American Guild of Judaic Art New Vision. New Website. New Year. This new “virtual” home for the Guild was created by dedicated  members from all over the country with different talents and skills, who worked diligently to make the site easy to use, informative and—most importantly—the best venue to display AGJA members’ art.  I stand...

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Neshama Interfaith Center Marian Monahan, a founder of the Neshama Interfaith Center, speaks in the voice of a prophet. She preached these words on Mother's Day at the Shrine of the Immaculate Conception in Atlanta, and has graciously allowed me to share them here: Those of you who know me are aware that I'm quite involved in the interfaith...

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Encountering Angels: Reading Genesis with my Children In this book, my children and I blend traditional Jewish learning and personal experience in our commentary on Genesis, making it unlike any other book written about the biblical text and rabbinic literature related to Genesis.  Like most books of biblical commentary written by rabbis, it examines the text through the...

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Pamela Jay Gottfried is a rabbi, parent, teacher, artist and author. An inveterate Scrabble player and New York Times Crossword Puzzle fanatic, she credits her love of words to her parents, who encouraged her to develop her vocabulary through reading and using the dictionary at an early age. Since her ordination from...

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Upside-Down Day

Today is Purim! It’s a holiday when things are all topsy-turvy with celebration. We begin the merry-making on the first of the month of Adar—this year it was on February 20th and marked my son’s 13th birthday according to the Jewish calendar. For me, it’s been a remarkable month of Adar.

Sharing a bit of my Purim joy with you today: I hope you enjoy these three links from the days leading up to my upside-down day:

waldman1. On my Purim Soundtrack: A song that makes me want to dance.

2. On my Purim Bookshelf: Megillat Esther, by J.T. Waldman: “In what may be the world’s first religious, scholarly comic book, Waldman tells the epic tale of exile and redemption in graphic form.”

3. My monthly post on the Rabbis Without Borders blog was about an amazing spiritual moment I experienced at a Bat Mitzvah celebration, just a few days before my son became a Bar Mitzvah:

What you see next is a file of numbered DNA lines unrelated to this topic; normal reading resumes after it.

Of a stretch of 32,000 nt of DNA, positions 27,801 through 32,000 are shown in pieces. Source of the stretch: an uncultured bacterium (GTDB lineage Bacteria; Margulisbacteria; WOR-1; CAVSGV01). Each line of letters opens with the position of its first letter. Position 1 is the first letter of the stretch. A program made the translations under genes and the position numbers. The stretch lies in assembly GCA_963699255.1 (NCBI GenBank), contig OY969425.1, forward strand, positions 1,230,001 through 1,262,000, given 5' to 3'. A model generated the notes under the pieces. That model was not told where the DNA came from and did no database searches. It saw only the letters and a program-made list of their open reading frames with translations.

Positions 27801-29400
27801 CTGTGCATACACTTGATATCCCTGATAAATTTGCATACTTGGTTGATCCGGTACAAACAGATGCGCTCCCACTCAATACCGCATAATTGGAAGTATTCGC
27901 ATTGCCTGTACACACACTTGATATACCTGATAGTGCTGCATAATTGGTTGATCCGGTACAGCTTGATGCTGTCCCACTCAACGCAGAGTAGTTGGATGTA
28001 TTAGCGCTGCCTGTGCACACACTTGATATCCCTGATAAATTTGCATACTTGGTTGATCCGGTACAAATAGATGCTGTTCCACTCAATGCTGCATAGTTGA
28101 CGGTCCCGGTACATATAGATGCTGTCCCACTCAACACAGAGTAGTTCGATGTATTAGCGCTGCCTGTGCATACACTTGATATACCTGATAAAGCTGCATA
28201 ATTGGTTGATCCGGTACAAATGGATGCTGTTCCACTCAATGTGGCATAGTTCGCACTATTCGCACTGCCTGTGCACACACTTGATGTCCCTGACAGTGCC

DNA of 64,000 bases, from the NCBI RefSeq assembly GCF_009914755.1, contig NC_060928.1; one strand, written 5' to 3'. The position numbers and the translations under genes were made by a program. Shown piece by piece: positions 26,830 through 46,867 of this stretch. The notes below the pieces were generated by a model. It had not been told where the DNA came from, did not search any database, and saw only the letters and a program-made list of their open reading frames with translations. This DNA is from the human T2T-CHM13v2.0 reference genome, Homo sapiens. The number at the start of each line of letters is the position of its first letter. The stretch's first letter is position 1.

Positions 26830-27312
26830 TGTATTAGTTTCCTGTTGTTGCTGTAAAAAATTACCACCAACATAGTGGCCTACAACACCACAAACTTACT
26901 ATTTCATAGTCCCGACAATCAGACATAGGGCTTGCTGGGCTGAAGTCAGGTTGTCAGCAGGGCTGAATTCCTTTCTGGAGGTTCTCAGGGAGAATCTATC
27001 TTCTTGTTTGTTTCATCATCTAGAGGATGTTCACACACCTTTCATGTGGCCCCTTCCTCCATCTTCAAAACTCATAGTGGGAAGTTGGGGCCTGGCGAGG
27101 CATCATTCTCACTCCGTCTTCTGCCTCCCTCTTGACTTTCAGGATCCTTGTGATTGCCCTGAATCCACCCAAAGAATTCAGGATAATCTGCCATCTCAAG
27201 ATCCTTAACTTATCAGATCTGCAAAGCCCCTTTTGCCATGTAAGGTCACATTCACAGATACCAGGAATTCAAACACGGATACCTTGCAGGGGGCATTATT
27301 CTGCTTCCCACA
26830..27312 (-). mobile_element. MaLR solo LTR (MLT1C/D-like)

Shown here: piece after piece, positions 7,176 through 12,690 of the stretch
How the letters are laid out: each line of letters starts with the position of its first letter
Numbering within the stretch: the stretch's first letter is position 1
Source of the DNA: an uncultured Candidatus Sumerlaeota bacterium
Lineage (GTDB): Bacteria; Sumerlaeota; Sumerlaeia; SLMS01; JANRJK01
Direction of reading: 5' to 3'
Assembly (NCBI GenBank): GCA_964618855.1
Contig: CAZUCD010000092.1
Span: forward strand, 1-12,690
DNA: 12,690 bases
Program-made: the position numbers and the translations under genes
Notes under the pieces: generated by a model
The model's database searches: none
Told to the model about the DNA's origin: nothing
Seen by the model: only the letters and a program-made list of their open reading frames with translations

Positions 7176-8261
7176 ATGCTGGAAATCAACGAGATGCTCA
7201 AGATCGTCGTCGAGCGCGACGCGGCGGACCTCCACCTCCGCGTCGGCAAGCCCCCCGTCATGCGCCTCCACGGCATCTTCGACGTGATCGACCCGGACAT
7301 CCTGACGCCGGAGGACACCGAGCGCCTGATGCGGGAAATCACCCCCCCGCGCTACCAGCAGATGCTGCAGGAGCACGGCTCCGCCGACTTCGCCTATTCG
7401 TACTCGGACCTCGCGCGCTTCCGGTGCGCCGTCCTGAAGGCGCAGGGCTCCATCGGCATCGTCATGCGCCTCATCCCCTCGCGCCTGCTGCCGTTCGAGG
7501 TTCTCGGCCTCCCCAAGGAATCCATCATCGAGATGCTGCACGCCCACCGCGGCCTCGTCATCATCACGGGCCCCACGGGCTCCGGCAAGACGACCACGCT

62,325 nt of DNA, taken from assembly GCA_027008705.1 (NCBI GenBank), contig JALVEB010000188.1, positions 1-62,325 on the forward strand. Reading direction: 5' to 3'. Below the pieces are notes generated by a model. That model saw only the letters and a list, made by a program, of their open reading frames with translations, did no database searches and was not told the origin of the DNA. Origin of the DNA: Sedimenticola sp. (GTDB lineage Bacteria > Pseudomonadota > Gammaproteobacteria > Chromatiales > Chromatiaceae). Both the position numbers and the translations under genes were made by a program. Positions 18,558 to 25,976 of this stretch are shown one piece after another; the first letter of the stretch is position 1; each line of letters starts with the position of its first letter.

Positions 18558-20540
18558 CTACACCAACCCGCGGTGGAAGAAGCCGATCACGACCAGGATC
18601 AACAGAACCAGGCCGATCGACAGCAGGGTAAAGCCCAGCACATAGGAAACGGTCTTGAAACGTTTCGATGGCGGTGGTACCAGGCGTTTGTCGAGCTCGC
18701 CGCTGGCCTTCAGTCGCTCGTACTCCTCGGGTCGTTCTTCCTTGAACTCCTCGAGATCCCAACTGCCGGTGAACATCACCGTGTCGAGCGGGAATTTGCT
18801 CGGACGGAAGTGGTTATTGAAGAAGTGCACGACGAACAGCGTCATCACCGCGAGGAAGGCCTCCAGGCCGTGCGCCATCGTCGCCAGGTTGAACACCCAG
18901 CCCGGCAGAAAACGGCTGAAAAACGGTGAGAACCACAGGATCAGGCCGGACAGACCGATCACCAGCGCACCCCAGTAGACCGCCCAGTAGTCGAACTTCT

rwb_logo196Bat Mitzvah Girl Speaks Volumes, Without Saying a Word: If I close my eyes and sit quietly, I can still picture the expression on her face. My breath catches in my throat. Read more →





I’m looking out the window at mostly empty streets. The air temperature is not yet above freezing, but there are now puddles where there was ice overnight. Schools are closed again today; Ms. Ginger will not need to maneuver her bus through these hilly streets, holding her breath and praying for the safe delivery of her cargo, our children.

winter storm 2015

The dog goes out to take care of her business and I stand at the front door, examining the thin layer of wet snow and remembering last year. The crunching noise her paws make as she runs to her favorite spot are a faint echo of the sound of D’s van rolling into my neighbor’s SUV, parked there because even drivers of heavy cars and trucks found the hill impassable.

five collided cars street view webI remember D describing his desperate attempt to drive past the wreckage on my lawn. After hours of crawling through highway traffic, he arrived at the top of the hill at 11:00 p.m. and stopped the car. His 2-year old daughter was still at school, less than ½ mile away, waiting for a parent to take her home.

Seeing the abandoned cars lining both sides of the street and believing he could slide between them, he eased his foot off the brake pedal and began to coast. D knew his daughter was already asleep; he wanted to be there when she woke up the next morning.

I remember D’s friend telling me that D stayed in his car for about an hour after it slid to a stop and hit the SUV on my lawn. He didn’t want to ring our doorbell and disturb us so late at night.

When it got too cold to wait any longer, he walked the last leg of his journey—stopping at The Home Depot for several hours to get warm—to be at school before sunrise to greet his daughter.

Last year, the city, county and state officials underestimated the weather.  To our peril.

This year, they are likely overcompensating—closing school at every prediction of snow—to ensure our safety. I’m stymied by the angry response to this overcompensation. Why would I complain or condemn school officials on Facebook? I would rather watch the snow melt while my kids sleep, safe and warm in their beds, knowing that a few miles north of here D is probably doing the same thing.



SOJOURN with me

Having a sojourn (noun, temporary stay) at the SOJOURN blog this week, where I share some thoughts about parenting, personal growth and prom dresses.


For those of you who don’t live in the southeast, where school ends in the middle of May, you’re probably surprised to learn that shopping for prom dresses is a February activity in Atlanta. This ordinary experience sparked a conversation with my daughter and this reflection on our relationship.

* * * * * * * 

sojourn squareComing Out, Again: “Of course our relationship hasn’t changed. I haven’t changed. I was always this person, you just didn’t know it.”

We are shopping for a prom dress—something simple yet elegant—when she says this to me. We are having no success finding her a dress, which is frustrating but not causing any conflict. Our mother-daughter relationship… Read more →